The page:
By Bobby Tanzilo Senior Editor/Writer Published Mar 19, 2007 at 5:21 AM

Charles Jordan might not be a name you recognize unless you’ve paid close attention to the Milwaukee music scene for quite a while. The singer, guitarist and songwriter was a member of The Nerve Twins in the 1980s and later was a member of Soda and did a brief stint as drummer in Maki.

While he set music aside for a while to open Foundation, a Riverwest bar, most everyone he’d worked with over the years had moved on. So, although Jordan could still be found every day at Foundation, 2718 N. Bremen St. -- and despite the fact that he continued to write music -- he had basically disappeared from the Milwaukee music world.

But that has changed and under the name Knit Delicate, Jordan has released “Pressed,” a CD that a mutual friend has called one of the two best local discs of the past year.

Jordan went to Richmond, Va., to record the disc with former cohorts Tim Buckley, John Daniels, Al Weatherhead and Miguel Urbitzondo (aka Mickey Rodridguez and Mickey Rad in his Milwaukee days). Those cats have worked with the likes of Sparklehorse and Cracker since leaving Milwaukee about a decade ago.

Melodic and poppy but with a satisfying slate of crunchy, jangly and twangy guitars, “Pressed” is an addictive mix of power pop and garage rock with alt.country overtones.

We recently asked Jordan about making “Pressed.”

OMC: Can you tell us a little about what you've been doing since Nerve Twins?

Charles Jordan: From 1995-‘98 most of my time was spent learning a new career (owning a bar, Foundation). By the time I got the business "running itself" all of my band mates had either moved out of town (Maki/Soda), moved on to other projects (like The Exotics, The Uptown Savages and The Lovelies), or started families.

I began writing music for my "new band" and lived above the bar. I would jam with people here and there, do some open mic stuff in the neighborhood, but I just couldn't get it all together. I’m not the best at being in charge, promoting, organizing practices, etc. So I just kept writing, figuring it would work out sooner or later. I didn't think it would take eight years!

The last five years I've been planning on going to Richmond and record with Al, John and Tim. I finally saved up some money, and nearing my 40th birthday, decided I better get to work.

OMC: How long have the songs on this record been spinning around your head?

CJ: A few of the songs have been around since '98 or ‘99 (“Abilene,” “D.O.”), and the rest are actually from this century. “Justify” and “The Closest” were written during the trip last October.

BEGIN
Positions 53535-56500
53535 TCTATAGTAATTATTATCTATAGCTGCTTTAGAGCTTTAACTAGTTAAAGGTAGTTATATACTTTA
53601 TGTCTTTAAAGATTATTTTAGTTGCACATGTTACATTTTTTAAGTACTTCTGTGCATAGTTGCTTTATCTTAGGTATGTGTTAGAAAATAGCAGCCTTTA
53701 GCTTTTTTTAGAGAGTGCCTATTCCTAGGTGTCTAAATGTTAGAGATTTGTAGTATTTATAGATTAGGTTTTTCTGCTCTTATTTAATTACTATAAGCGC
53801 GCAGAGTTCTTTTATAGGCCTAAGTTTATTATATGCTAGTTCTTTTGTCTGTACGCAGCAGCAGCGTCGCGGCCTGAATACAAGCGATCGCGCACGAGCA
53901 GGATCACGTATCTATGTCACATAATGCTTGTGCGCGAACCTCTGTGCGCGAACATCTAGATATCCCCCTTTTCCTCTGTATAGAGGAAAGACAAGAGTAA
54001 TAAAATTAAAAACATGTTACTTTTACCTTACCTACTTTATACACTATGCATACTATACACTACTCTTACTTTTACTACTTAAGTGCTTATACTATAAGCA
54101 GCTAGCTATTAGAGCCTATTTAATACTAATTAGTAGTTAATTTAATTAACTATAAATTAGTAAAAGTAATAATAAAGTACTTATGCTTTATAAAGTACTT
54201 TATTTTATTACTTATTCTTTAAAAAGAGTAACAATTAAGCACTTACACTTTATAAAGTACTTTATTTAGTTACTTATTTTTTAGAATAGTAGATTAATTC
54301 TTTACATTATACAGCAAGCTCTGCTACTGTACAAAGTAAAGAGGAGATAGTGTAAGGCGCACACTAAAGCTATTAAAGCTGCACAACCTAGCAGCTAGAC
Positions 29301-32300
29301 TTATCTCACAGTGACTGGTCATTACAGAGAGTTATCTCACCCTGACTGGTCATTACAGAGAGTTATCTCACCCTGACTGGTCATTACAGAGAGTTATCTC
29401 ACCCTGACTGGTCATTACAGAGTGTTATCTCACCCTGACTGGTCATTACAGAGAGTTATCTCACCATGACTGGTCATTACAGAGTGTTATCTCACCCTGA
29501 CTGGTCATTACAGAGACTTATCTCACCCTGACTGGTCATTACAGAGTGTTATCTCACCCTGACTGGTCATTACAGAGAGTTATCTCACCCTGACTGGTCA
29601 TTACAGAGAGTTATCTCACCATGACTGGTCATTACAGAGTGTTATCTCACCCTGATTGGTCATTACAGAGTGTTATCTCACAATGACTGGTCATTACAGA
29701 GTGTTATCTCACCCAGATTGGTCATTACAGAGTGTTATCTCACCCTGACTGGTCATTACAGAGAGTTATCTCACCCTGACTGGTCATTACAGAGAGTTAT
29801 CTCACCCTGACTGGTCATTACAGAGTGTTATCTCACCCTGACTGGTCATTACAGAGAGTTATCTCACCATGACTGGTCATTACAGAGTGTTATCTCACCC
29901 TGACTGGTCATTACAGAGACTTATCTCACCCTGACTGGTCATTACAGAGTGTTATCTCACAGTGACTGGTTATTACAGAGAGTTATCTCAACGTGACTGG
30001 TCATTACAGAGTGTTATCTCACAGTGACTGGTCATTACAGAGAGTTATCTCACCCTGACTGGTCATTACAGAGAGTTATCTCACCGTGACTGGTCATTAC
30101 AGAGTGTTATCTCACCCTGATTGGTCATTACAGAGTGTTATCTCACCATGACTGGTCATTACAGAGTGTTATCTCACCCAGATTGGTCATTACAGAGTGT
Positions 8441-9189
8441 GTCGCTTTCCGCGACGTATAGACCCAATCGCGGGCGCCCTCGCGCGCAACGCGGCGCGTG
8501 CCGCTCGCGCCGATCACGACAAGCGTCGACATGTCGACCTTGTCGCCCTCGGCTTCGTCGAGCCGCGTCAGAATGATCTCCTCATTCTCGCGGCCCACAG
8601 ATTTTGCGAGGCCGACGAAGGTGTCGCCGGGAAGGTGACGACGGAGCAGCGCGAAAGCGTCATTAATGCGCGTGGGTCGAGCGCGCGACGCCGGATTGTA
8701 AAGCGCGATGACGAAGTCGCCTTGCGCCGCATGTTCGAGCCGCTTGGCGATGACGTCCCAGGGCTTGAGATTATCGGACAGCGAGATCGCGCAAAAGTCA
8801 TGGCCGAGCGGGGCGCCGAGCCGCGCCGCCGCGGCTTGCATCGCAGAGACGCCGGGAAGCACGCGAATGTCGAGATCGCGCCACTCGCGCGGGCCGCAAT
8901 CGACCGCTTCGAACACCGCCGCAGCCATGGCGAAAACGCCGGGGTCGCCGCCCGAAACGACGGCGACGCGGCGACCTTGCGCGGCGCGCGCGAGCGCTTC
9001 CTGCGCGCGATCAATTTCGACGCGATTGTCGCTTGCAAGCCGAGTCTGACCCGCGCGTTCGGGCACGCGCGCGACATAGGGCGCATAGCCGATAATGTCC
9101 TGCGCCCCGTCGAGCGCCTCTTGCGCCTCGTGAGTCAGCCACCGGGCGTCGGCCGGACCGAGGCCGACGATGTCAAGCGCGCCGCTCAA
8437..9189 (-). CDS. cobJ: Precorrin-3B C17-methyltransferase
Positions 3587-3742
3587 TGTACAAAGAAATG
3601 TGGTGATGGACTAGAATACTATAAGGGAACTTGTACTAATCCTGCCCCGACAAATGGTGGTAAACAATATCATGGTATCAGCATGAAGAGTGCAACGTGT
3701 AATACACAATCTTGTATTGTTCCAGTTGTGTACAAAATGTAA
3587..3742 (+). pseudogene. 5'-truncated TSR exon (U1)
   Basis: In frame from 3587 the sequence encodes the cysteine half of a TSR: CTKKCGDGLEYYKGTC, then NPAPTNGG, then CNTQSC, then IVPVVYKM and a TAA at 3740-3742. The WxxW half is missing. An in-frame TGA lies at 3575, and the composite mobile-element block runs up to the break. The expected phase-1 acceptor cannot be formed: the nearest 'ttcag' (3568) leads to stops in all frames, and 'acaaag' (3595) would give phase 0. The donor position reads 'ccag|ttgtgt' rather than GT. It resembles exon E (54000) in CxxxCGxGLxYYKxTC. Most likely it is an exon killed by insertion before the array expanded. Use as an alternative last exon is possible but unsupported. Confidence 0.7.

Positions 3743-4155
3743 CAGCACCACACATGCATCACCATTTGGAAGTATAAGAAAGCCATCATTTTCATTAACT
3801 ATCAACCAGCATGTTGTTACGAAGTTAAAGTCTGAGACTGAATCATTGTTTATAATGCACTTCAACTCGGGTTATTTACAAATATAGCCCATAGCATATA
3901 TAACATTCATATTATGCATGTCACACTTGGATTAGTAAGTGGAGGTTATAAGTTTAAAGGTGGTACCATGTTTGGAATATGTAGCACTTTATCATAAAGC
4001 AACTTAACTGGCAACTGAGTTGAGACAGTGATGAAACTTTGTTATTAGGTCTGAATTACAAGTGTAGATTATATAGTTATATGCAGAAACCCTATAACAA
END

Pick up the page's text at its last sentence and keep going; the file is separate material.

OMC: What made you decide to make the trip to record with Al, Mickey and the rest? Did it feel like old times?

CJ: The choice to record in Richmond was a simple one. I've always had a great working relationship with John, Al and Tim. We've played (together, in Soda), written and had many late night hootenannies over the years and they just know what I'm thinking. I don't have to explain. The hardest part was believing in myself enough to get up the courage to do it.

OMC: What's your plan for the disc? Are you shopping it and trying to get signed, just happy to have it out there?

CJ: I'm planning on getting some press and hopefully get some sort of distribution deal, to get the word out.

OMC: Are you planning on doing any gigs?

CJ: I'm currently looking for players here in town to showcase the songs. I hope to have some shows late spring. I plan on going back to Richmond early next year to start the next disc.
 

Bobby Tanzilo Senior Editor/Writer

Born in Brooklyn, N.Y., where he lived until he was 17, Bobby received his BA-Mass Communications from UWM in 1989 and has lived in Walker's Point, Bay View, Enderis Park, South Milwaukee and on the East Side.

He has published three non-fiction books in Italy – including one about an event in Milwaukee history, which was published in the U.S. in autumn 2010. Four more books, all about Milwaukee, have been published by The History Press.

With his most recent band, The Yell Leaders, Bobby released four LPs and had a songs featured in episodes of TV's "Party of Five" and "Dawson's Creek," and films in Japan, South America and the U.S. The Yell Leaders were named the best unsigned band in their region by VH-1 as part of its Rock Across America 1998 Tour. Most recently, the band contributed tracks to a UK vinyl/CD tribute to the Redskins and collaborated on a track with Italian novelist Enrico Remmert.

He's produced three installments of the "OMCD" series of local music compilations for OnMilwaukee.com and in 2007 produced a CD of Italian music and poetry.

In 2005, he was awarded the City of Asti's (Italy) Journalism Prize for his work focusing on that area. He has also won awards from the Milwaukee Press Club.

He can be heard weekly on 88Nine Radio Milwaukee talking about his "Urban Spelunking" series of stories.